Wait, I thought only the Republican Party was being torn asunder by a rift between the establishment middle and the fringe. That impression was nailed down, again, last week by the embarrassing fracture among House Republicans over funding for the Department of Homeland Security.
But don't forget last Tuesday's Chicago primary in which incumbent Rahm Emanuel, the so-called establishment candidate, was forced into a runoff election for mayor with progressive Cook County Commissioner Jesus "Chuy" Garcia.
Observers on the right and left expect that Garcia's unexpected success bodes well for progressives and is bad for moderate, establishment Democrats. That includes "centrist" (I don't necessarily agree with the label) and president-in-waiting Hillary Clinton.
They see an uprising among progressives that'll energize the drive to draft the far-left Sen. Elizabeth Warren, D-Mass., to challenge Clinton. Suggesting that a national movement is afoot to cleanse the Democratic Party of centrist heretics, they also point to the election of New York Mayor Bill ("I'm a progressive, don't call me liberal") de Blasio. Others said last year's election of labor-backed Ras ("We are the mayor") Baraka as Newark, N.J., mayor energized progressives.
Locally, left-wing Democrats have draped their mantle over the shoulders of Garcia. That's happened even though, after reading his answers to the Tribune's candidate questionnaire, I wouldn't call him the perfect progressive. The Illinois branch of MoveOn.org (the left's noisy equivalent of the right's tea party) endorsed Garcia. The Chicago Teachers Union and assorted progressive activists credit themselves for Garcia's unexpectedly strong showing and their successes in several alderman races.
So, yes, there is a fissure within the Democratic Party, between the establishment types and progressives.
So what? Frankly, I don't care about whatever splits are ripping apart whatever political party. More important than political process is the substance of the issues — the incredible, shrinking city of Chicago.
At least give Emanuel credit for trying to confront the city's calamitous deficits and debt. Give Garcia and his supporters a thumbs down for not only failing to try to provide some realistic, convincing answers, but for wanting more of the same policies that are sinking the city and the schools.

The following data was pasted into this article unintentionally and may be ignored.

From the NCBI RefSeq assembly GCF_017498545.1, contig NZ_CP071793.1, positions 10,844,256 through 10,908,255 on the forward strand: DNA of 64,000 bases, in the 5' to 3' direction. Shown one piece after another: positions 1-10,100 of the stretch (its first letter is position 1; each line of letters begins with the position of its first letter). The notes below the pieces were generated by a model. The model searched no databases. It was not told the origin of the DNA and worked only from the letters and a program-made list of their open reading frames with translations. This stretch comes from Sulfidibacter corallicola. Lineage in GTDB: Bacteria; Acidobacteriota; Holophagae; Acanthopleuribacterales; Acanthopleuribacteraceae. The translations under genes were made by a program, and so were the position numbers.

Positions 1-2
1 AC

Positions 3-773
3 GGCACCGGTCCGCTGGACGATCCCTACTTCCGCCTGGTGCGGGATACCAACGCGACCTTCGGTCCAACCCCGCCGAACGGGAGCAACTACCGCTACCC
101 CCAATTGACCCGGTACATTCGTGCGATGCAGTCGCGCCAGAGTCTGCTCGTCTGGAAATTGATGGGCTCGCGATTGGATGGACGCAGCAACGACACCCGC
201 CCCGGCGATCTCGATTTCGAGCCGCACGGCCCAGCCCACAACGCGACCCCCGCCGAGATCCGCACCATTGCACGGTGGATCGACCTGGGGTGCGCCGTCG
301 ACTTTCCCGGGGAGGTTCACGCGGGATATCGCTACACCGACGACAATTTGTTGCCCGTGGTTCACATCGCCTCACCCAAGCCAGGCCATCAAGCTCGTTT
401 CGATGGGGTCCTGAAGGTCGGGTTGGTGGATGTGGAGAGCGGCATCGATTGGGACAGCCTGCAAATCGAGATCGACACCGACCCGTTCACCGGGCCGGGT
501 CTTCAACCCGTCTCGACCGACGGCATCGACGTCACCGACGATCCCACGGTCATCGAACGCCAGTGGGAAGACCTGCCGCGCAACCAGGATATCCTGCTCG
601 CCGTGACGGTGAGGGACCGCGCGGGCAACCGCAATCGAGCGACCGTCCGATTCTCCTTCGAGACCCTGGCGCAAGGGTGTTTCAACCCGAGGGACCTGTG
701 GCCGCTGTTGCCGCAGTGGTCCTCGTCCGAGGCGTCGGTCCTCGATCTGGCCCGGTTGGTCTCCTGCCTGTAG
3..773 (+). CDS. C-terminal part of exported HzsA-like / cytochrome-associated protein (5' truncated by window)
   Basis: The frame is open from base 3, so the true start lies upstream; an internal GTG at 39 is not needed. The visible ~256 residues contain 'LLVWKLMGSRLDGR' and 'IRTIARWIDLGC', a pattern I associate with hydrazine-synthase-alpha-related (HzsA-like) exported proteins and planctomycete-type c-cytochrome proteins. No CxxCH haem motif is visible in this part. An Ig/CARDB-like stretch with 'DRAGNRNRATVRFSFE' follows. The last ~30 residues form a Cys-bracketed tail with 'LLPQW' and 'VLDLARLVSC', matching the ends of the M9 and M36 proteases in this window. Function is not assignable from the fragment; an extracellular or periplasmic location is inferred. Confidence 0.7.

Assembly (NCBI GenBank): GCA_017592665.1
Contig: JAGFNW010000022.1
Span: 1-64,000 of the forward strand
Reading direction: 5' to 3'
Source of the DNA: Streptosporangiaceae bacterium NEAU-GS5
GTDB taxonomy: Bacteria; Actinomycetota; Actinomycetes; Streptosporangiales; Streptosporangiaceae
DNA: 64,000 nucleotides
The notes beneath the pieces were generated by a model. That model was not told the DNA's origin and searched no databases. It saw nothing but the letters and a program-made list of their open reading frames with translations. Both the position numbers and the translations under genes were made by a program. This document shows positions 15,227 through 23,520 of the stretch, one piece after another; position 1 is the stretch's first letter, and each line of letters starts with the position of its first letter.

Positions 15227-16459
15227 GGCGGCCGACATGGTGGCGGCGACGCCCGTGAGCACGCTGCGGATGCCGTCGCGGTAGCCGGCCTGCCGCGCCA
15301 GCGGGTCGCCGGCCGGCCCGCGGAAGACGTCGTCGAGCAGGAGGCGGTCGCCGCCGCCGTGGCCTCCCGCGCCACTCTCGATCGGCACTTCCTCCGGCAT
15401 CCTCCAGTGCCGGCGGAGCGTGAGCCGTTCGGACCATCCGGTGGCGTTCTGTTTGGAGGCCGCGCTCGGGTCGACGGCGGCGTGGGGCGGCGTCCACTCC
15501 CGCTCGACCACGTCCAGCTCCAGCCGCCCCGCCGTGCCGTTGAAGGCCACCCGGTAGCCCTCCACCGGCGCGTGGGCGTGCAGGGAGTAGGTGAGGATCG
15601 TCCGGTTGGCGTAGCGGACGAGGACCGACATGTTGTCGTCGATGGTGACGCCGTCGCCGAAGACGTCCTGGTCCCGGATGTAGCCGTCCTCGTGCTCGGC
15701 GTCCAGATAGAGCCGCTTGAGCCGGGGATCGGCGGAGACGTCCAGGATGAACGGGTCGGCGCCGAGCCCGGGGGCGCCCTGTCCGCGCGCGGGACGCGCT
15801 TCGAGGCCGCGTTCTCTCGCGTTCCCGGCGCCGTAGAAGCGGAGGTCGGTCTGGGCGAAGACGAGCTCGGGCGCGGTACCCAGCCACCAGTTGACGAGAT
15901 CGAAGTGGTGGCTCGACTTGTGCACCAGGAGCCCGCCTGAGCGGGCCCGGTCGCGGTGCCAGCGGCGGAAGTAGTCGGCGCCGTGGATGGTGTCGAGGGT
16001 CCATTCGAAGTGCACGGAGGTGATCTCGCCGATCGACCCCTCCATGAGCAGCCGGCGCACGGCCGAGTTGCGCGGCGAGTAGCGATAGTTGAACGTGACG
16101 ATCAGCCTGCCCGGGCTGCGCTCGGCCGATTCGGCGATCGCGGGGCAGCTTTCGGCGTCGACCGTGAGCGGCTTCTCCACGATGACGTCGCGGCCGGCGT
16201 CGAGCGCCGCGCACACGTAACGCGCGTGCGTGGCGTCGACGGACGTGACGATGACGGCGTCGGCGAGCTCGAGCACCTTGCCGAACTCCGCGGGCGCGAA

How dare Emanuel close down 50 Chicago schools! Keep them open, but don't ask how to pay for them. How dare Emanuel face the real problem of government labor costs! Pretend that the Chicago Public Schools don't have to find $688 million in pension payments in fiscal 2016. Hey, get rid of those red light cameras; they're only there to make a bundle of money for the city! Jump on Emanuel for finding sneaky ways to increase revenues without raising property taxes. Applaud Garcia when he promises no property tax increases.
In this, progressives are true to form. Pain avoidance is a priority. More and costly programs are desperately needed. Instant gratification trumps the long-term common good. Saving for our children's future is inconsequential.
Emanuel and Garcia, the latter especially, are criticized for not coming up with a better solution. Few commentators have great ideas, either. The problems have become too mind-boggling. Turning over all the tax increment financing, or TIF money, that has been salted away won't do it. New and higher taxes will fall short. Promises of "operating more efficiently" are hollow. The idea of a state bailout from nearly bankrupt Illinois is preposterous. Don't even look to Washington.
There's a reason no one is putting forth a realistic solution: There is none.
Chicago is too far in over its head to dig itself out. The only solution is the one whose name may not be spoken: bankruptcy.
Rip Chicago's finances out of the hands of the connivers, special interests and political opportunists and give them to a court-appointed manager to oversee the necessary reorganization. Start with Chicago Public Schools and, if necessary, throw in the entire stinking mess, called city of Chicago.
Might as well include the state of Illinois, too.
For information on my award-winning historical novel, "Madness: The War of 1812," visit: http://www.madness1812.com